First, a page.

Insurance Coverage in Nevada
If you are driving a car, truck, or motorcycle in the state of Nevada, you are legally obligated to carry insurance to protect yourself and others in the case of an accident. According to the Department of Motor Vehicles, minimum coverage must include:
- $15,000 of bodily injury coverage per person.
- $30,000 of bodily injury coverage per accident.
- $10,000 of property damage coverage.
Auto insurance companies may refer to this minimum on their policy with the shorthand “15/30/10.” This minimum coverage is called “limited liability” coverage and will financially compensate for damage to another car or any injuries to others that result from an accident that you caused, up to the maximum payout listed above.
Many people choose to purchase insurance over and above the minimum limited liability coverage in order to protect themselves and their car if they cause an accident. In order to be compensated for damage to your car from an injury that you cause, you can purchase “collision coverage.” If you hope to be reimbursed for the cost of injuries that you sustain in a car accident in which you are at fault, you can opt for “personal injury protection.”
Registering Your Insurance
When you register a car for the first time, you must provide the DMV with a copy of your insurance for them to keep on file, and you should carry proof of insurance with you at all times. If you are in an accident (or simply pulled over for speeding or traffic violations), the police will ask you for your proof of insurance. If you move to the state of Nevada, you must register your insurance with the DMV within 30 days.
Driving Without Insurance
Your driver's license and registration can both be suspended if you drive without insurance in the state of Nevada. The reinstatement fee for a vehicle registration is $251 for a first offense. If you cause an accident while uninsured, various penalties may apply, depending on the situation, from driver's license suspension or revocation to a maximum of $1000 in fines.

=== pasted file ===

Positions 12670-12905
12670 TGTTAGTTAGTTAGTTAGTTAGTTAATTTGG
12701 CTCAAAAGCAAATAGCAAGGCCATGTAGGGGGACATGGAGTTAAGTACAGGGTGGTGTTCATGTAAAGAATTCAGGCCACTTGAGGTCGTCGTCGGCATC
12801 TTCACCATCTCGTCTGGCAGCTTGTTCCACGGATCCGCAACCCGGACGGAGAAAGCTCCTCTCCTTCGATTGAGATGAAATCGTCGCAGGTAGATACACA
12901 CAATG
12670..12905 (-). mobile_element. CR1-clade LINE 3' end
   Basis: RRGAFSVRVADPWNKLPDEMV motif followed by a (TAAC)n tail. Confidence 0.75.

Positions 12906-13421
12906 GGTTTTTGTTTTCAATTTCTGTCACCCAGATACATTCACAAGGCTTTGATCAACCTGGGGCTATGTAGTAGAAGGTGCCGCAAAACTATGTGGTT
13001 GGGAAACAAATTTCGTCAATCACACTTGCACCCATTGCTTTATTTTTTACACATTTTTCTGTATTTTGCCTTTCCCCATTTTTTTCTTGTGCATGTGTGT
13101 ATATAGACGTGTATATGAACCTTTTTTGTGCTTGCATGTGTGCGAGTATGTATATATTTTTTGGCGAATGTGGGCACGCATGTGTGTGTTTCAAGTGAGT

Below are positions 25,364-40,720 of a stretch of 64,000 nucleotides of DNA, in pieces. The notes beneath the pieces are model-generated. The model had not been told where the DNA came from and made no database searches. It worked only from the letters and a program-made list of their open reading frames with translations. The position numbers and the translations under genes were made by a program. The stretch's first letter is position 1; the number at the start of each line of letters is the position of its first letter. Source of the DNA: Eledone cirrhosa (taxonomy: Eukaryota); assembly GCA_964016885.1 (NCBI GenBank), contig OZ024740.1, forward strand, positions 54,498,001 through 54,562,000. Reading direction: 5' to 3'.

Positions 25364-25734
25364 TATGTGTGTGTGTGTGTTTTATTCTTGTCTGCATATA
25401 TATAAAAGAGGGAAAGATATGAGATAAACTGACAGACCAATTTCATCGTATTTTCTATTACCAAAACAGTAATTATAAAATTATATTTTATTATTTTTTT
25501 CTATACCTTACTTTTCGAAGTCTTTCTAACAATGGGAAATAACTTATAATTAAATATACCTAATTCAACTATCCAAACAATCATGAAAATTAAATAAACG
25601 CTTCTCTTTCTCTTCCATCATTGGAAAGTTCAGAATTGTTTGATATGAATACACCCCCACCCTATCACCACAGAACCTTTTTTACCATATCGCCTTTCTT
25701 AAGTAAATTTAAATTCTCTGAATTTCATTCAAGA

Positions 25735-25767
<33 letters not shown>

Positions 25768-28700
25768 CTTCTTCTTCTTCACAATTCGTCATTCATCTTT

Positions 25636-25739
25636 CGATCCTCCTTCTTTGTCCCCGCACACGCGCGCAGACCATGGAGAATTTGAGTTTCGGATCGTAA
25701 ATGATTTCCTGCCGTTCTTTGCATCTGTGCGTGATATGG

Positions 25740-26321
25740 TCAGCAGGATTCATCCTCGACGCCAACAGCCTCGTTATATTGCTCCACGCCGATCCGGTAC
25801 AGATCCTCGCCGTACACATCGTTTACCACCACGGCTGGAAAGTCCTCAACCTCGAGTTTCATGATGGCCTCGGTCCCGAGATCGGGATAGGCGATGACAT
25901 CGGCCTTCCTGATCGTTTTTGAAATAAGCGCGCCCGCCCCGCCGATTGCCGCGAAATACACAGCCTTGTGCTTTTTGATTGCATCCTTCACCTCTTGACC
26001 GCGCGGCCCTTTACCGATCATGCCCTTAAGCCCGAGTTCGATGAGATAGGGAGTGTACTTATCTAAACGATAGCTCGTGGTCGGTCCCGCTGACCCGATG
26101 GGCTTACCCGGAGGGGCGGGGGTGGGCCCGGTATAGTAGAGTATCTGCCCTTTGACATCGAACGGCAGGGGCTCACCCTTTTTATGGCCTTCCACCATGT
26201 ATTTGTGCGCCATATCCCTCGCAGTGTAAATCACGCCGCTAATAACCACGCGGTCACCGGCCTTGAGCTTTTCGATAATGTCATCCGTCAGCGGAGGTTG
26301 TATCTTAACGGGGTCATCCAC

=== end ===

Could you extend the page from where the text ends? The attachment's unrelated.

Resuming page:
After a car accident, one of the first steps you can take is to file a claim with either your own or the other driver's' insurance company. You will then most likely be contacted by an insurance adjuster, whose job it is to investigate your accident, evaluate your claim, and determine the amount of money that you should be offered. Insurance adjusters do not work for you; they work for the insurance company. Therefore, their number one priority will be settling the matter as quickly and economically as they can for their employer. Insurance adjusters do not, for the most part, have extensive legal or medical training, and must handle dozens of cases a month.
This does not mean that insurance adjusters will not treat you fairly, but it is important to be aware of their goals and to be careful when speaking to them, as they will be looking for reasons to lower your settlement. Speak to them professionally and respectfully so as to make sure that you maintain a good working relationship, and make sure you include all relevant details that will support your claim so that they can document the event clearly and have a comprehensive picture of the accident. Try to provide them with as much documentation as possible so that they can inarguably justify the final settlement to their company.
Signing a Medical Release
Do not sign medical releases. While it is important to provide documentation, there is some information that should not be turned over. The insurance company of an at-fault driver will almost always ask you to sign a release of your medical records to “verify your injuries.” If signed, this will give an insurance company access to your entire medical history including extremely personal information which has nothing to do with the case. Moreover, they can use your medical history to claim that injuries you sustained stemmed from pre-existing conditions or other accidents. There are other forms of documentation that you can provide to them to prove your injuries and medical expenses.
Legal Consultation on the Nevada Insurance Claims Process
Many people choose to file insurance claims on their own and go through the whole claims process on their own. Sometimes, this can be successful. However, sometimes negotiations can break down between insurance claims adjusters and the claimant.
When this occurs, you may choose to speak with an attorney about filing a personal injury lawsuit, or simply ask them to help you negotiate with the adjuster. To speak with a legal professional about your options, call The Jacks Law Group today at (702) 834-6300 or contact us online.